I moved to the South just over a year ago. After spending the first 24 years of my life in the Midwest, it’s been quite an adjustment.
Growing up in the smallest town you can imagine, I was a pretty restless kid. Restless and frustrated and ready to get out. My family is third generation small town, so my whole self was decided for me based on my last name. I hated that. I felt like everyone already thought they knew me before they met me, because of my last name. Being the youngest child didn’t help that. I spent my whole childhood trying to take attention away from my older sister. In fact, I could write a whole series about my relationship with my sister, and I probably will one of these days. I don’t think I could really do my life stories justice without fleshing out that relationship.
But alas, today I’m talking about last names. Back to trying to outshine my sister. If I had been smart, I would’ve completely disregarded everything she did and wholeheartedly rebelled. But I’ve never been much of a rebel.
Instead, I tried to do what she did, but better. Note to any younger sisters out there: that doesn’t work. You can’t out-do someone at their own game. I guess it was hard for me to be different from her because my sister and I are already so much alike. Plus, she already had a pretty good life; I didn’t exactly want to do the complete opposite of her and have a bad life just so that I could be different. And I guess a part of me didn’t know how to create my own path or identity, because I already had my identity decided for me. Because of my last name.
My last name meant that I could do math. It meant that I couldn’t draw. It meant that I was trustworthy. It meant that I wasn’t creative. It meant that I was a good kid. It meant that I was not a threat. Honestly, I never even tried a lot of things because I already knew my sister wasn’t good at them, so that meant I wasn’t either. Or because I had a horrible art teacher all through grade school that refused to give me an A no matter how much effort I put into my work. The only B’s I ever got all through elementary and high school were in his art class. But my sister couldn’t draw either, so I wasn’t surprised at my own lack of artistic capability. I was a math person anyway. Creativity wasn’t my forte.
Then junior year came. And it was while sitting in my AP American Studies class that I realized I loved to write. The first day of class, we had a test over one of our summer readings: The Scarlet Letter. We had to analyze the scaffolding scenes and talk about what they represented in the story. When I first read the book, I had hardly noticed the scaffolding scenes. But that was the prompt and so I frantically searched through pages until I found some meaning. And I actually wrote a pretty damn good essay. While I had always done well in my English classes before then, it wasn’t until that moment that it dawned on me that I might actually be good at writing. That I LIKED writing. I started remembering all the stories I had written as a kid (the ones I had forgotten about once I realized that, according to my last name, I was not a writer). This same phenomenon happened later that year, when I took my first art class since junior high, and I began to recognize that maybe I wasn’t so horrible at that, either. Maybe I could do things even if my last name said otherwise.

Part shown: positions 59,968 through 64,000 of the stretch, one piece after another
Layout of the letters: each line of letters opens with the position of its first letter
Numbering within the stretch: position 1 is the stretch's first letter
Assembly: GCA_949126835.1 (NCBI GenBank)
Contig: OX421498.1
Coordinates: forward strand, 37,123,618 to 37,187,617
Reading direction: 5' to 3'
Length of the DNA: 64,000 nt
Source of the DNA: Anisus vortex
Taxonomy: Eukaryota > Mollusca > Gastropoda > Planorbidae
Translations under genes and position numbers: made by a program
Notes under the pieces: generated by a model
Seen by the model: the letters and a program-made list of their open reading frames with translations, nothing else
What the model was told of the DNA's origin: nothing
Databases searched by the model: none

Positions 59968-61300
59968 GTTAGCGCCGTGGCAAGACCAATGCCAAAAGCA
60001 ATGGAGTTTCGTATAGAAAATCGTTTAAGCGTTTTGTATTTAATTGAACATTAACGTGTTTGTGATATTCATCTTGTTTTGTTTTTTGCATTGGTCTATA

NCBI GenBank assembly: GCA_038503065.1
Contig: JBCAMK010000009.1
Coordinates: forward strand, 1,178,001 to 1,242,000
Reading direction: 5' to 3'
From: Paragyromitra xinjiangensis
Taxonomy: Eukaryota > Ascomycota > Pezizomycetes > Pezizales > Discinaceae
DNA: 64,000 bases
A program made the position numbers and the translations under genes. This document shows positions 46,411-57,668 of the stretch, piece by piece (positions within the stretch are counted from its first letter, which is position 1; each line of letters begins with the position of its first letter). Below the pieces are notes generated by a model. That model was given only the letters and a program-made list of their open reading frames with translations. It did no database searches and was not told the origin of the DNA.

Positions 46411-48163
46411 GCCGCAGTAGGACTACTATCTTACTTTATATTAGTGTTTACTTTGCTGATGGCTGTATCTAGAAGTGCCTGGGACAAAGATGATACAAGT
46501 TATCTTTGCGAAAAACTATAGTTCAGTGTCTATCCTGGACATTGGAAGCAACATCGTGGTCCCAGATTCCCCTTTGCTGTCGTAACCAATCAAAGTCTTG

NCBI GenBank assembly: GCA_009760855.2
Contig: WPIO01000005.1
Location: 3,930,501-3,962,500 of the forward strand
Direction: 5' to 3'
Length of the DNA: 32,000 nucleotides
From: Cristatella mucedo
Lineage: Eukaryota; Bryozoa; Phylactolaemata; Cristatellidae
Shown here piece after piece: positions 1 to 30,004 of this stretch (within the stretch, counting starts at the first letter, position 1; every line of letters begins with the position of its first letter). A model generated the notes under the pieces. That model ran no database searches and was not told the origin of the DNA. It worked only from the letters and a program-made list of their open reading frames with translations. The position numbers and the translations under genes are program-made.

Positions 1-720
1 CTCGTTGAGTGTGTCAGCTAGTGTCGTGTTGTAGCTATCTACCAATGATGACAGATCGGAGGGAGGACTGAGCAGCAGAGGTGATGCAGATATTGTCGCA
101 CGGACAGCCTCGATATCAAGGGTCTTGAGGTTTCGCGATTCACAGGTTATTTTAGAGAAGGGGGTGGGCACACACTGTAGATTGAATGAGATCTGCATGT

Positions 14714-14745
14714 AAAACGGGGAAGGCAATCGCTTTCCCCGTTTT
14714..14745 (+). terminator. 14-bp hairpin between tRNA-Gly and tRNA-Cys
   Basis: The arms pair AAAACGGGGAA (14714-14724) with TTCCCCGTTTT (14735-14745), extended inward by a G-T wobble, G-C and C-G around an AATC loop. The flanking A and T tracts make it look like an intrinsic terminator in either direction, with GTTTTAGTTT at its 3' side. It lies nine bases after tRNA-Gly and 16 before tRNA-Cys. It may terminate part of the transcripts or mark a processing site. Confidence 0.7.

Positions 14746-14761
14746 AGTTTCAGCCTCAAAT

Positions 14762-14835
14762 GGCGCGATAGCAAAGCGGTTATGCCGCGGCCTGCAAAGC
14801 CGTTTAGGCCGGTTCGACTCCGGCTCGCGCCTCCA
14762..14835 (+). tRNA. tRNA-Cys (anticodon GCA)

I don’t imagine that very many people re-evaluate their entire existence at 17 years old (most people, myself included, haven’t really lived enough by then). And maybe I didn’t completely re-evaluate my existence, but I definitely took a step back to understand that I wasn’t limited by my last name. That I could choose any path I wanted, even if it was different than my sister’s. I began carving that new path by attending the college of my choice. And by discarding the acceptance letter to the college that my sister had attended.
I went to college two hours away from my hometown. Once I graduated, I moved back a little closer, though I was still over an hour away. I felt like I really “got away” after high school was over, but I guess I didn’t get all that far away. It wasn’t until I moved to the South that I REALLY felt far away. Even the summer I studied abroad in Spain seemed closer than the South feels sometimes. And for the first time in my life, I miss being known for my last name. I miss not having to explain myself to anyone, because everyone already knew who I was. And while I always hated the fact that I couldn’t drive too fast through town without someone calling my parents (because seriously, everyone knew everyone), I kinda wish that there was anybody down here that would recognize my car and me well enough to call my parents (I guess in this scenario they would also need to know my parents in order to make that call).
Last names are a big deal. They bring a reputation all their own, whether you’ve earned it or not. I don’t think I ever appreciated my last name until I didn’t have it anymore, nor did I appreciate being recognized for it until I went to a place where nobody recognized me.